by BASICS Neighbourhood Committee
It’s become a common sight on the evening news. Police proudly displaying a cache of guns, cash and drugs, announcing they took down the latest threat to public safety; Sick Thugz, Dixon City Bloods, Young Buck Killers or any other partially made-up gang held responsible for all the violence in its respective neighbourhood.
Over the next few days dozens, sometimes up to a hundred children and young adults are paraded before a judge, accused of everything the law can throw at them. Most will be denied bail; all will have to rot in detention centers or under strict bail conditions until a year or more later when hearings, pre trails and trails are all concluded, and over half of all charges end up being thrown out.
But these are just the raids that make headlines.
Almost every week a Toronto Community Housing or low-rent unit’s door is kicked in, usually in the dead of night, usually with heavily-armed officers finding nothing but a terrified family and some weed. If they’re lucky they find more weed, maybe crack or a gun under a mattress -̶ in which case every male over 14, sometimes every female, is violently arrested, and all the cash, sometimes all expensive clothing in the house, is seized as ‘proceeds of crime’.
Those of us who’ve gone through this terror become used to the routine of cleaning up or replacing the broken furniture, strewn clothes and smashed windows. We get used to the holes in the wall, the knife marks in our mattresses (yes during a raid couches, chairs and beds are cut open), the scuffs on our walls and floors from police boots and flash grenades. Like any other people living under occupation, our oppression becomes normal. The truth is these are not examples of police ‘just doing their jobs’, they aren’t, as some youth put it, just ‘part of the game’. They are acts of war by cops and landlords against our communities, and they are getting worse.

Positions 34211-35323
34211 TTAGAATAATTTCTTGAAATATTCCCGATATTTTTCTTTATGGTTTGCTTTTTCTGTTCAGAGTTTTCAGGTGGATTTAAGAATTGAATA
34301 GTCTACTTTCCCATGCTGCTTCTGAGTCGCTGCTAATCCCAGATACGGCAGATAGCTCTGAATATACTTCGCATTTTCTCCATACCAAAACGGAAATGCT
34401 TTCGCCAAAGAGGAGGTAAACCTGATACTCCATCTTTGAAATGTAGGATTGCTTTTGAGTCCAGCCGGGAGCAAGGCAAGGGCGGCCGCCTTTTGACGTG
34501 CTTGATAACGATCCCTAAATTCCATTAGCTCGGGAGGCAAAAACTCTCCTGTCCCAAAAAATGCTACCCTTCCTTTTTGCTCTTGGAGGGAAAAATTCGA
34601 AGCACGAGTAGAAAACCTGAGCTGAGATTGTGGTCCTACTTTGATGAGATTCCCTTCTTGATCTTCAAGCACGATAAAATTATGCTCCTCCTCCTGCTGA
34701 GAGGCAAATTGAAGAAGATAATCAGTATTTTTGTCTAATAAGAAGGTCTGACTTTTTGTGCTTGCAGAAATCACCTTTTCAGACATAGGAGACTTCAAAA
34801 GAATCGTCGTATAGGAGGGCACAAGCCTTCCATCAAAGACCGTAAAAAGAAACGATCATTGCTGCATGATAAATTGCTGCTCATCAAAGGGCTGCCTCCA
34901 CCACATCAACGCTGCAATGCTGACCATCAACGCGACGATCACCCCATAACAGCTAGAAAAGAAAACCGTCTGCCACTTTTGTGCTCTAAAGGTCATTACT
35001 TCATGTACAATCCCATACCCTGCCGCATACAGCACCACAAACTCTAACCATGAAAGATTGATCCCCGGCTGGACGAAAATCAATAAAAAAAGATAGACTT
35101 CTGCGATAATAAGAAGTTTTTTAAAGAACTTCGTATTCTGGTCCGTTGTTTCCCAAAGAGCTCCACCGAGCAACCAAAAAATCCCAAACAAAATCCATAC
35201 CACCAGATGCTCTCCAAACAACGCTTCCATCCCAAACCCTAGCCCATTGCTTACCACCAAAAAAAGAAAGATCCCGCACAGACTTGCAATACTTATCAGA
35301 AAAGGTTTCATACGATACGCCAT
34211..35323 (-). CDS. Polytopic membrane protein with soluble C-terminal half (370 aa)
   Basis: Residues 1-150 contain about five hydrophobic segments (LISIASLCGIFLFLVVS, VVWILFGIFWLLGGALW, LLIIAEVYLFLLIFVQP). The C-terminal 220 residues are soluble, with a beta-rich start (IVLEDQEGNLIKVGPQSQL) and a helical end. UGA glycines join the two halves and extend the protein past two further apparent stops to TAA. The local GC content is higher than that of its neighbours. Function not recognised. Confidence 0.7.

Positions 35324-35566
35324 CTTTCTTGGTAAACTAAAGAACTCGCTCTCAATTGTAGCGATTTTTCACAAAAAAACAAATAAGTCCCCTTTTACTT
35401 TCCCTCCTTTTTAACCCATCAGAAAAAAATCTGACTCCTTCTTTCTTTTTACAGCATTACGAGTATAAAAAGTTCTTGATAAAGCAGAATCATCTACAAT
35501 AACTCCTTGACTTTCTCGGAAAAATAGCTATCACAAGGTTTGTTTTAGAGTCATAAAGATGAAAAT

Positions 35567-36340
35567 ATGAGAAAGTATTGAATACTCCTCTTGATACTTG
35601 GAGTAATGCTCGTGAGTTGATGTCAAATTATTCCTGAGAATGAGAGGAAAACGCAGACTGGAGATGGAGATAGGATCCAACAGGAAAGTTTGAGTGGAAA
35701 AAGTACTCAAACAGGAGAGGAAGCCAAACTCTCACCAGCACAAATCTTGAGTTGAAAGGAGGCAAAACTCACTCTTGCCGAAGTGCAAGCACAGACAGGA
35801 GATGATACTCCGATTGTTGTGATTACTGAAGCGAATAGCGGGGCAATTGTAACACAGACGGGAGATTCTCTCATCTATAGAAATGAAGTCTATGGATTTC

For one, raids are getting more violent, with officers regularly breaking noses and arms, throwing people down stairs, forcing confessions with the heels of their boots or the end of their batons. They are also more desperate to lay charges, where a single house will be ransacked every other month until either something is found or planted. Most importantly, the targets for brutality and criminal charges have now been extended to mothers, grandmothers, sisters and aunts. From 2005 to 2009, the list of accused in major gang raids are exclusively men and few young women. But during recent operations like Project Traveler in Dixon last June or the Project Marvel raid in the winter of 2011, we Íaw grandmothers in their 90s being arrested or beaten, unheard of even from the most vicious police divisions a few years ago!
Finally, landlords such as TCHC have further cemented their support for these attacks by summarily evicting entire families when any drugs or guns are said to be found in a home. This policy, used occasionally in Toronto before, has become routine under the rule of the now ex-CEO and uncle-tom extraordinaire Eugene Jones. Brought in from bankrupt Detroit – a worldwide model of a caring and successful city where hundreds of thousands are now having their water shut off on them – Jones was forced to resign after breaking too many internal hiring procedures for the city to cover up. But the anti-tenant policies he was hired to enforce remain fully intact.
The reasons for the attacks on our neighbourhoods’ ̶ which do nothing to prevent or end actual violence or ‘crime’ ̶ are pretty clear. They want to mine our buildings and complexes for the ever growing prison system. They want the violence amongst our people to stay contained; so when it spills out into their financial districts and shopping malls, or when they’re building condos across the street from us, we can expect severe punishment and mass arrests. And as recent trends described above indicate, they want to target not just rebellious black and other oppressed youth, but the largely single mothers and grandmothers raising our communities. These women are the ones posting bail, fighting with teachers and landlords, standing by their children no matter what the media or cops have to say about them, and they are a problem for this system! TCHC’s eviction policy is designed to break the bonds between parent and child, and to emotionally, financially and psychologically break the social and political leaders of our community (mothers).
The war continues, and it will only get worse until we start to fight back!
If you, your family or your neighbor has experienced a police raid or eviction described in the article and you want to do something about it contact BASICS organizers to set up a meeting and plan an organized response.